Three hundred pages into Ludwig von Mises' economic masterpiece, Human Action, and I've found myself stopping for air. I'm not fatigued, as I was 300 pages into John Calvin's Institutes of the Christian Religion; I'm not confused, like I was in the last portion of Kierkegaard's Fear and Trembling. Mises is a mastermind, too interesting and fresh to find tedious (though Calvin is mostly enjoyable) and far too clear and concise to be confusing. No, Human Action is one of the most profound books I've ever read. My momentary pause has far less to do with Mises' difficulty, and far more to do with his spiritual emptiness: he must be read in segments because my soul buckles under the total burden of his meaninglessness.
I believe that my reaction to Mises' work underscores my particular problem with libertarianism in general: the fact that it has little to no soul, reducing man to a rational, pleasure-seeking animal. The central premise of Human Action, the basic theory of Mises' praxeology, is that all men are united by one logic, one universal bent toward happiness, which they seek in the most advantageous way possible. In short, man, though capable of making poor decisions, will even in failure choose the most logical poor decision known to him; he furthermore always desires one object more than everything else at any given moment, and the object of his desire is revealed only by his logical action.
Egerer's analysis is simply off the wall. Here are a couple of examples of mainstream economic analysis:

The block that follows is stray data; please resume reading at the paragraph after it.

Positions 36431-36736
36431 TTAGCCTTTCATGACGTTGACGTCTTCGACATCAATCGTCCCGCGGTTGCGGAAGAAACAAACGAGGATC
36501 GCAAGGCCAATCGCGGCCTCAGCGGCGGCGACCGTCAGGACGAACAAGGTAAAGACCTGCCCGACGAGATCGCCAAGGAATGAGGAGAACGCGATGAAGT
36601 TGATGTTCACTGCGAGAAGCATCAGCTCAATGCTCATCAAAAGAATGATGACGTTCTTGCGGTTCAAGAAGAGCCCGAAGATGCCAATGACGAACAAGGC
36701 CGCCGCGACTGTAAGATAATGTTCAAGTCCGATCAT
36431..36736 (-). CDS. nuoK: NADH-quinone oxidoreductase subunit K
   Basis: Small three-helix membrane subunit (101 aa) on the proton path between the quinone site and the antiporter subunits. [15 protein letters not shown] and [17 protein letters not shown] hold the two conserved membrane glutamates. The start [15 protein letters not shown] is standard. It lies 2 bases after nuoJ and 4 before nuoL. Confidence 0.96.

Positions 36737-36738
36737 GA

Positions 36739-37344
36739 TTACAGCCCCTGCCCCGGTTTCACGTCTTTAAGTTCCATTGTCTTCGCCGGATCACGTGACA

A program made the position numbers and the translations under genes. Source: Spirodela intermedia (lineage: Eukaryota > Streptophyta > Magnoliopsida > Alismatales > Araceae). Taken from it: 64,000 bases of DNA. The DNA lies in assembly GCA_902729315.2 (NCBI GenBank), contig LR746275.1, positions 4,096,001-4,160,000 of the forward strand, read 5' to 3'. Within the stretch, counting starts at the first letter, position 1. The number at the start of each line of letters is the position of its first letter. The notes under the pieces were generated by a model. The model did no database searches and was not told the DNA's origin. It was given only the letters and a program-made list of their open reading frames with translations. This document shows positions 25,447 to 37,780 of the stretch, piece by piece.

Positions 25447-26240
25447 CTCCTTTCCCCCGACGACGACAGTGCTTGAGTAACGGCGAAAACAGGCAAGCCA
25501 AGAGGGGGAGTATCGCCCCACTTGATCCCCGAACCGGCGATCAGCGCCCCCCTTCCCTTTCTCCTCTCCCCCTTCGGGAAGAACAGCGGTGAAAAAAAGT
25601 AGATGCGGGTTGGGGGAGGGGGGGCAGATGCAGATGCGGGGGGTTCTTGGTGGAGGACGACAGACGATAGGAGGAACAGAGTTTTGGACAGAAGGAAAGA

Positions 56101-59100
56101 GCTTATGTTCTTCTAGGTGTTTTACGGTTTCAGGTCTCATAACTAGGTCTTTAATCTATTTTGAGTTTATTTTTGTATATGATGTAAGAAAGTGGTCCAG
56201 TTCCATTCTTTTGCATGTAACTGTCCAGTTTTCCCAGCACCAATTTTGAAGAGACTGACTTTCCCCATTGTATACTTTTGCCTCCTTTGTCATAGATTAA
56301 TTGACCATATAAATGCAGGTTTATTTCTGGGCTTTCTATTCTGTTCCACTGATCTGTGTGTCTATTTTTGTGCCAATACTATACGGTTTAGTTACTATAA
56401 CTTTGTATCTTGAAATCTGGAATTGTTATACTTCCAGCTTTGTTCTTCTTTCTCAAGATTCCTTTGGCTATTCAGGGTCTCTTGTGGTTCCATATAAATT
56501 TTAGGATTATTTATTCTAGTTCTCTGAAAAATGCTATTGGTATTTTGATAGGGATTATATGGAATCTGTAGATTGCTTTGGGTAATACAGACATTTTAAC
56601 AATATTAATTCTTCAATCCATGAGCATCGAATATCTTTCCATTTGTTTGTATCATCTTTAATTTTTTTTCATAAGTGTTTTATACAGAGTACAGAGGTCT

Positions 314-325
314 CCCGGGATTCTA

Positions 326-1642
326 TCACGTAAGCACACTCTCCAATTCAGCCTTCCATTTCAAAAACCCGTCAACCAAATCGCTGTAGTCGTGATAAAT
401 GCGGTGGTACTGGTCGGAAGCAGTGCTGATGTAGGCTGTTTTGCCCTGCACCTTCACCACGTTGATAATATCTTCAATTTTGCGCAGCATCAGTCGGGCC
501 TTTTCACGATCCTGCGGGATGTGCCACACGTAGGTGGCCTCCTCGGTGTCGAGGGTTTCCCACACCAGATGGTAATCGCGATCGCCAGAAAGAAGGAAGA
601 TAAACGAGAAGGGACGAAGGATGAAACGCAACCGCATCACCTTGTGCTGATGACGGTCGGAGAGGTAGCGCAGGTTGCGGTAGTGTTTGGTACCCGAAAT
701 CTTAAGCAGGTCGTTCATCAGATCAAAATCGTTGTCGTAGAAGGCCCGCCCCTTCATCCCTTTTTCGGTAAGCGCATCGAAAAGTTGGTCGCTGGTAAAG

This is the mainstream and yet Egerer writes:
my particular problem with libertarianism in general: the fact that it has little to no soul, reducing man to a rational, pleasure-seeking animal.Where the hell has this guy been living? Does he have any idea how distorted from reality mainstream economics is. And how does anyone this side of Colorado's James Holmes
write in the same paragraph that
Human Action is one of the most profound books I've ever readand
[Mises] must be read in segments because my soul buckles under the total burden of his meaninglessness.After many other errors, including Egerer failing to understand why the science of economics must be wertfrei, he concludes with this doozy (my bold):
What am I to make of Mises and libertarianism, or that ideology's adherents? In the end, though I find them destructive to Western civilization, I pity them. They seek civilization in earthly pleasure, and meaning in meaninglessness. I have a destiny, have a God, have glory, have unalienable rights and The Law, have incorruptible joy -- and should Pleasure ever stand between these and me, then with the Almighty's help, She will know where Her dominion ends. Take your stand where you may; I cannot but with my whole heart reject libertarianism.Economics studies choice and action has nothing to say about whether those choices should be "earthly pleasure" or spiritual. It's similar with libertarianism. Libertarians have no problem with those pursuing "earthly pleasure" or spiritual, as long as there is no aggression against others.
Thus, Egerer is simply wrong and confused when he writes:
[Mises and libertarians] seek civilization in earthly pleasure.There is simply no basis to charge that Mises and libertarians only seek earthly pleasure. His entire article is based on misunderstanding Mises and libertarians.
(ht Christopher Barcelo)